Convicted at 17, Angola inmate from New Orleans gets chance at parole

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Emily Lane of The Times-Picayune reports that Shon Williams was 17 when he fired 10 shots in a Bywater schoolyard in 1993, taking the life of 15-year-old student Gerald Dordain, according to the jury that convicted him in 1994 of the murder.

On Wednesday (Aug. 24), Williams, now 40, wore an orange jumpsuit and rimless eyeglasses as he stood in front of a New Orleans judge while his attorney made a case for why he deserved to someday have a chance to walk free (NOLA.com).

Orleans Criminal District Judge Tracey Flemings-Davillier ruled Wednesday that Williams, who has spent most of his life in prison, deserves a shot at parole, though that likely won’t come for many years. His previous sentence offered no such hope (NOLA.com).

Williams did not deny firing the fatal shots at the time of the trial or in court Wednesday (NOLA.com).

The reason he took the long ride from Angola to the courthouse on Tulane Avenue and Broad Street more than two decades after another judge sentenced him to life without parole was a 2012 Supreme Court decision (NOLA.com).

The landmark decision, Miller vs. Alabama, found mandatory life sentences for juvenile offenders — like Williams received for his second-degree murder conviction — to be cruel and unusual punishment under the Constitution’s Eighth Amendment. It would take another ruling, handed down just this past January, to determine the decision applied retroactively to lifers like Williams, whose sentences precluded the possibility of parole prior the Miller vs. Alabama decision (NOLA.com).

The High Court’s ruling instructs judges to reconsider life sentences of juvenile offenders in light of new testimony about the convict’s youth and other circumstances surrounding the case. Life sentences without a chance at parole should be reserved only for “incorrigible” offenders who are “incapable” of being rehabilitated, according the Supreme Court advised (NOLA.com).

Williams attorney Kristen Rome said Wednesday that with more than two decades between Williams and his teenage years, the best evidence he deserves a chance at early release was what he has done with his time behind bars (NOLA.com).

Norris Henderson, an advocate for prison and prisoner re-entry reform whose work makes him a regular fixture in the halls of the Orleans Criminal District Courthouse, testified that Williams has been rehabilitated. Henderson first met Williams at Angola 18 years ago, he testified. He told Williams then, “You can serve time or let time serve you.” And Williams heard the message, he said (NOLA.com).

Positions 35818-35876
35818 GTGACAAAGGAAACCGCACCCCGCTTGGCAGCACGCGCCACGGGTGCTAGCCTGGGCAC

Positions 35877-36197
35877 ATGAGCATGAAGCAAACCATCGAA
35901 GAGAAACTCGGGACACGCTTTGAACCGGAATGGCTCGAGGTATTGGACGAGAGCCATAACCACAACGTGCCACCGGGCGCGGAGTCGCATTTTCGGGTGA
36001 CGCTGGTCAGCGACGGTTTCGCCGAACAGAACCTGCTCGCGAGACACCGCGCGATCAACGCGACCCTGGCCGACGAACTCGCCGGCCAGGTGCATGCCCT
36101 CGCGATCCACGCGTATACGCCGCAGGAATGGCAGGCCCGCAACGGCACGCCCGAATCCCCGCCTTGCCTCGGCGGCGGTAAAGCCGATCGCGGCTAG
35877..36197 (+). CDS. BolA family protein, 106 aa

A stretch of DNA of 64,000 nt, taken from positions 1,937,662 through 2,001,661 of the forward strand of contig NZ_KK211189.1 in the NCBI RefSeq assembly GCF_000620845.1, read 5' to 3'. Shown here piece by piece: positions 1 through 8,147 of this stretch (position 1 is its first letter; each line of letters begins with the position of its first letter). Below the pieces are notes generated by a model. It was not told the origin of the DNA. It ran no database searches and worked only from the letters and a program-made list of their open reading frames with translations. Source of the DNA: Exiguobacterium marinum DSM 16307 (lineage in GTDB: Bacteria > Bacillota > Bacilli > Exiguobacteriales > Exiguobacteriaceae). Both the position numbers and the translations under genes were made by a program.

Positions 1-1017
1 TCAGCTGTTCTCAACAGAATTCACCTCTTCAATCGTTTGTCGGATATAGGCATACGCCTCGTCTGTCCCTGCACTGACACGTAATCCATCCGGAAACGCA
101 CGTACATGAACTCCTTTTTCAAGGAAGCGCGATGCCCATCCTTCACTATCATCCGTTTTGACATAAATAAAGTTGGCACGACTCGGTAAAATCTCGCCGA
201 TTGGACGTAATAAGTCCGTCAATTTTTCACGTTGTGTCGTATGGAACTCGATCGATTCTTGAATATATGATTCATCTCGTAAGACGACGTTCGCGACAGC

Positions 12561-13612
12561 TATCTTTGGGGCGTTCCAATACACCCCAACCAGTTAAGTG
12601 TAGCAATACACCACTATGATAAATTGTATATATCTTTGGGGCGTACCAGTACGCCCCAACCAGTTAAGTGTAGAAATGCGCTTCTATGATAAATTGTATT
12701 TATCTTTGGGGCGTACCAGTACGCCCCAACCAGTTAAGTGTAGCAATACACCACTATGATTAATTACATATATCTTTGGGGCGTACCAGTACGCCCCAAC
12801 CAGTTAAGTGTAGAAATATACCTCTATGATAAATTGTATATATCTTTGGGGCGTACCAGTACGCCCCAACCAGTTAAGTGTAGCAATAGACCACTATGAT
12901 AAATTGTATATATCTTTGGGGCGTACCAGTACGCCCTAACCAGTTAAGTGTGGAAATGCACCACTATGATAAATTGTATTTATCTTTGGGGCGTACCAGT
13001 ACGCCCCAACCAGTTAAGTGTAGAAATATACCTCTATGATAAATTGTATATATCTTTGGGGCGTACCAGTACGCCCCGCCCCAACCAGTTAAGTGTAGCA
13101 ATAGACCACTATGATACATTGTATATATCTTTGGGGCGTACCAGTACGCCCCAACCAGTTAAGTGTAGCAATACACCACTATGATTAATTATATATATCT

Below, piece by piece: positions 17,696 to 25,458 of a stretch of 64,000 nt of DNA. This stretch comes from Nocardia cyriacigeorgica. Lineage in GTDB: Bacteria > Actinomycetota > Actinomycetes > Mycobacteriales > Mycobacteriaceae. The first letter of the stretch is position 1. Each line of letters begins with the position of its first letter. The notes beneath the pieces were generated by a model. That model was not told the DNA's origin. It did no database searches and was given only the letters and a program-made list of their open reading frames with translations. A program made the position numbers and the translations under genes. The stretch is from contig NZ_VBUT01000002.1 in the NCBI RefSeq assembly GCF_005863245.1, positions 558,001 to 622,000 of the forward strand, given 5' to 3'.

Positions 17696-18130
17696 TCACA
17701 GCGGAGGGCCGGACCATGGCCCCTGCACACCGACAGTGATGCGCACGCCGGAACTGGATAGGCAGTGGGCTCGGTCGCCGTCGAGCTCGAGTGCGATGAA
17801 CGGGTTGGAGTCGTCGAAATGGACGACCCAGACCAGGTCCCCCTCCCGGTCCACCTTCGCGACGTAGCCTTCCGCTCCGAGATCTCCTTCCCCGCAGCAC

In the last two decades, Williams became a certified sign language interpreter, Henderson. He followed in Henderson’s footsteps by becoming a librarian at Angola. Rome said Williams has a creative writing portfolio, has participated in poetry events at the prison and he regularly volunteers at the prison’s hospice program (NOLA.com).

“It’s not a job, it’s a calling,” said Henderson of Williams’ hospice work (NOLA.com).

Of the approximately 6,000 prisoners at Angola, Williams is among less than a hundred who is a statewide trustee, Henderson and Rome noted. Rome read a note from Williams’ dormitory supervisor at Angola, a master sergeant who said she considered Williams ready to re-enter society and would feel safe if he moved into her neighborhood. Henderson said Williams started volunteering in the hospice program and teaching himself new skills a decade or more ago, long before he could know the Supreme Court would open the door to the possibility of parole (NOLA.com).

Victim’s family still in pain

Details of the more than two-decades-old murder recited Wednesday by Assistant District Attorney Christopher Ponoroff reminded the judge why the model prisoner stood before her. A brawl broke out May 27, 1993, Ponoroff said, in the yard of what was then called Francis T. Nicholls High School. Several students were involved. Ponoroff said Williams drew a gun and fired a shot into the air. He fired several more shots, and ultimately killed Dordain, resulting in his conviction (NOLA.com).

Since the early 1990s, Nicholls High had changed names twice. A few years after the murder on campus, its named changed to Frederick Douglass High School. Students today who attend the school in the 3800 block of St. Claude Avenue now graduate from KIPP Renaissance High School. Through all those changes, Dordain’s mother is still without her son (NOLA.com).

If you or a family member are facing legal difficulties, please call us at 504-522-7260. We offer free initial consultations with our clients in mind.

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